It should be noted that the interface-based design principles proposed in this article will lay the groundwork for your application to easily incorporate and leverage the use of the mock objects framework. Whether you provide your own implementations or leverage the mock objects framework, you will have allowed your application to be configured apart from the resources that it would otherwise depend upon.

Conclusion
We've had the opportunity to explore the problems that arise when direct resource dependencies are imposed upon our application development team. The benefits of avoiding these dependencies offer compelling reasons to avoid or defer such dependencies. We've also experienced the relative ease in which these dependencies can be avoided.

In much of my development life, I've defined resource interfaces initially, provided non-dependant implementations for these interfaces, and went well along the early iteration phase or phases without ever needing to invoke upon the implementation that introduces the actual resource. As a result, my early phase development goes faster because I'm not hindered by the absence of a dependant resource. Only later in the development phase do I introduce the implementation that adds the resource dependency.

Requiring that all external resources be based on an interface adds little effort to the development timeline. Yet it provides tangible benefits to the application under development and to the application development team. Therefore, consider adding application isolation to your list of motivations when considering the use of interfaces in your application development efforts and use interfaces at all application boundaries.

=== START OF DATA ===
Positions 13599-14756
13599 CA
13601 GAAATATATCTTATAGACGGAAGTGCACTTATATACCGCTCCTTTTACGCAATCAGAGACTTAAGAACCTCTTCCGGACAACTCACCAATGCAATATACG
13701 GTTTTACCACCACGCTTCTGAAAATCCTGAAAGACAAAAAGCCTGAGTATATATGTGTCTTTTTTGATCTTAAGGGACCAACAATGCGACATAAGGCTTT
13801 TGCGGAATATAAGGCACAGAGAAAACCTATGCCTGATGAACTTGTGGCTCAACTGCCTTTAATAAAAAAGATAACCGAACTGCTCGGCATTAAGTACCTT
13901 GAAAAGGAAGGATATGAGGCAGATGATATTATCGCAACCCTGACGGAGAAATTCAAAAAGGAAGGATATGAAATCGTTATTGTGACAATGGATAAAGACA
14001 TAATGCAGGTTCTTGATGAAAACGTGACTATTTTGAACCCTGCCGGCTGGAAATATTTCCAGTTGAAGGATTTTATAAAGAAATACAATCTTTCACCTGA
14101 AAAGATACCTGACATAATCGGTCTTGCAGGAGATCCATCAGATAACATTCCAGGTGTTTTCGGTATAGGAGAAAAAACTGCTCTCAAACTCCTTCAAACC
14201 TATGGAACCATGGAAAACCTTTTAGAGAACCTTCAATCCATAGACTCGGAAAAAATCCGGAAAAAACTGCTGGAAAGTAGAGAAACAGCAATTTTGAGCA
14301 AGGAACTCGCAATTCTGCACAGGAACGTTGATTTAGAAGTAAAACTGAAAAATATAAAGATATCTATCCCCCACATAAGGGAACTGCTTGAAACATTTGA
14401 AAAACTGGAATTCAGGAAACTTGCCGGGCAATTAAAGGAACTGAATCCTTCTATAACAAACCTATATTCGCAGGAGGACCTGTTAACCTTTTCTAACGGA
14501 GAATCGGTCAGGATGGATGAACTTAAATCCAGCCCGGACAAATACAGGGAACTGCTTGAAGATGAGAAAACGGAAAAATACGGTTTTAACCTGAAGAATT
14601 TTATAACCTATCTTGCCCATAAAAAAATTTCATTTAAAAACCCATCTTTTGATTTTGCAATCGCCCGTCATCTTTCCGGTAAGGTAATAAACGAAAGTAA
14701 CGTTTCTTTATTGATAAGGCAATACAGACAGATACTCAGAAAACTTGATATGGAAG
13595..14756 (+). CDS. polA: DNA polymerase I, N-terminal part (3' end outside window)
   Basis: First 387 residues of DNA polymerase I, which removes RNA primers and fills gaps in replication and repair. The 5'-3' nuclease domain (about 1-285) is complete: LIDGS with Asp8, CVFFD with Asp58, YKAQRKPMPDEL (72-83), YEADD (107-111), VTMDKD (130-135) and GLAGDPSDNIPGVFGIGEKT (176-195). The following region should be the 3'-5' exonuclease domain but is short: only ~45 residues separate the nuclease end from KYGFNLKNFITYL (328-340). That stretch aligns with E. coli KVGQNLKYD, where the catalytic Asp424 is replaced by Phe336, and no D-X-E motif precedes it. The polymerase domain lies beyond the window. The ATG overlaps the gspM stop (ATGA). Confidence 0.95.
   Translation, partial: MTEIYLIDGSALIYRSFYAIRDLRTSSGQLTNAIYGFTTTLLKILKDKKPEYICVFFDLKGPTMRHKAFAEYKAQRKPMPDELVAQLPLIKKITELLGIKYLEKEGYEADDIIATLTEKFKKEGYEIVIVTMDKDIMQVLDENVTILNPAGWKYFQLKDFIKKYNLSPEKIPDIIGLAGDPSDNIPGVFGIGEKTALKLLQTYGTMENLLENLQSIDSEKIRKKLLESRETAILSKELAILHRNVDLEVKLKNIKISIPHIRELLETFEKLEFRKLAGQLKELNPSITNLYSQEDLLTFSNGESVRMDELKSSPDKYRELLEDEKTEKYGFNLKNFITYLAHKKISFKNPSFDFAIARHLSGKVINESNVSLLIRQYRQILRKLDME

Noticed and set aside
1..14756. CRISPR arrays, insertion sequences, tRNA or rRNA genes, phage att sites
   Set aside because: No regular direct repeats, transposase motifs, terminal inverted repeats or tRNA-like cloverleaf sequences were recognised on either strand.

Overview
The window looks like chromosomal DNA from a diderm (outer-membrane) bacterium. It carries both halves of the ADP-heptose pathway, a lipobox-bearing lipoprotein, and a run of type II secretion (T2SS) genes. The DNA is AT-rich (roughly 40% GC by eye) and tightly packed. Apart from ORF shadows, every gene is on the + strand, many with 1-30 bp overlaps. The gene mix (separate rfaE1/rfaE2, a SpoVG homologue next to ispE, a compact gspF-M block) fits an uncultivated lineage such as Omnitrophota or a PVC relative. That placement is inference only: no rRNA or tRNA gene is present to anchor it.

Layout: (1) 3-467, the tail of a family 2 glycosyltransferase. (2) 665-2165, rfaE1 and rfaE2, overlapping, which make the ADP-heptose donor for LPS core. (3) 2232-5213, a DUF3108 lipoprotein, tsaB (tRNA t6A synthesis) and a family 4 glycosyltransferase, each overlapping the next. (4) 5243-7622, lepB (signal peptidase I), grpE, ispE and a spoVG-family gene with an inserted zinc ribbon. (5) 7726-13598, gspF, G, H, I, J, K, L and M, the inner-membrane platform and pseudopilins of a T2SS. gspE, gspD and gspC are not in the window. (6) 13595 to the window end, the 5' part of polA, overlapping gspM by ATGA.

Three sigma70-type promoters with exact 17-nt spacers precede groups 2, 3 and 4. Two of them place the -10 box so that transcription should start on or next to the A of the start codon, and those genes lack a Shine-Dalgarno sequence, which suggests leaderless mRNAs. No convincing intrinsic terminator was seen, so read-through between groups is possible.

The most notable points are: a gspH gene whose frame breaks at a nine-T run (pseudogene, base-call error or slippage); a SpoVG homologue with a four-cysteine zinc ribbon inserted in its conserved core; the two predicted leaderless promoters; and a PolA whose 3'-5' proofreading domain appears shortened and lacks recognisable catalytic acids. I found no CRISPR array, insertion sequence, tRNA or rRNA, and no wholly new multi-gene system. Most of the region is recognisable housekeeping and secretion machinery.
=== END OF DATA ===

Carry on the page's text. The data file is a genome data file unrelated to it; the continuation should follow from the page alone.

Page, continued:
As a final note, it is instructive to recognize that the techniques described in this article transcend the implementation language. Although the code examples were presented in Java, the benefits of application boundary interfaces can be realized in any implementation language.

References

  • Alur, D. et al. (2001). Core J2EE Patterns. Prentice Hall.
  • Gamma, E., et al. (1995). Design Patterns. Addison-Wesley.
  • Mock Objects: www.mockobjects.com

More Stories By Pete Whitney

Pete Whitney is a Solutions Architect for Cloudera. His primary role at Cloudera is guiding and assisting Cloudera's clients through successful adoption of Cloudera's Enterprise Data Hub and surrounding technologies.

Previously Pete served as VP of Cloud Development for FireScope Inc. In the advertising industry Pete designed and delivered DG Fastchannel’s internet-based advertising distribution architecture. Pete also excelled in other areas including design enhancements in robotic machine vision systems for FSI International Inc. These enhancements included mathematical changes for improved accuracy, improved speed, and automated calibration. He also designed a narrow spectrum light source, and a narrow spectrum band pass camera filter for controlled machine vision imaging.

Pete graduated Cum Laude from the University of Texas at Dallas, and holds a BS in Computer Science. Pete can be contacted via Email at [email protected]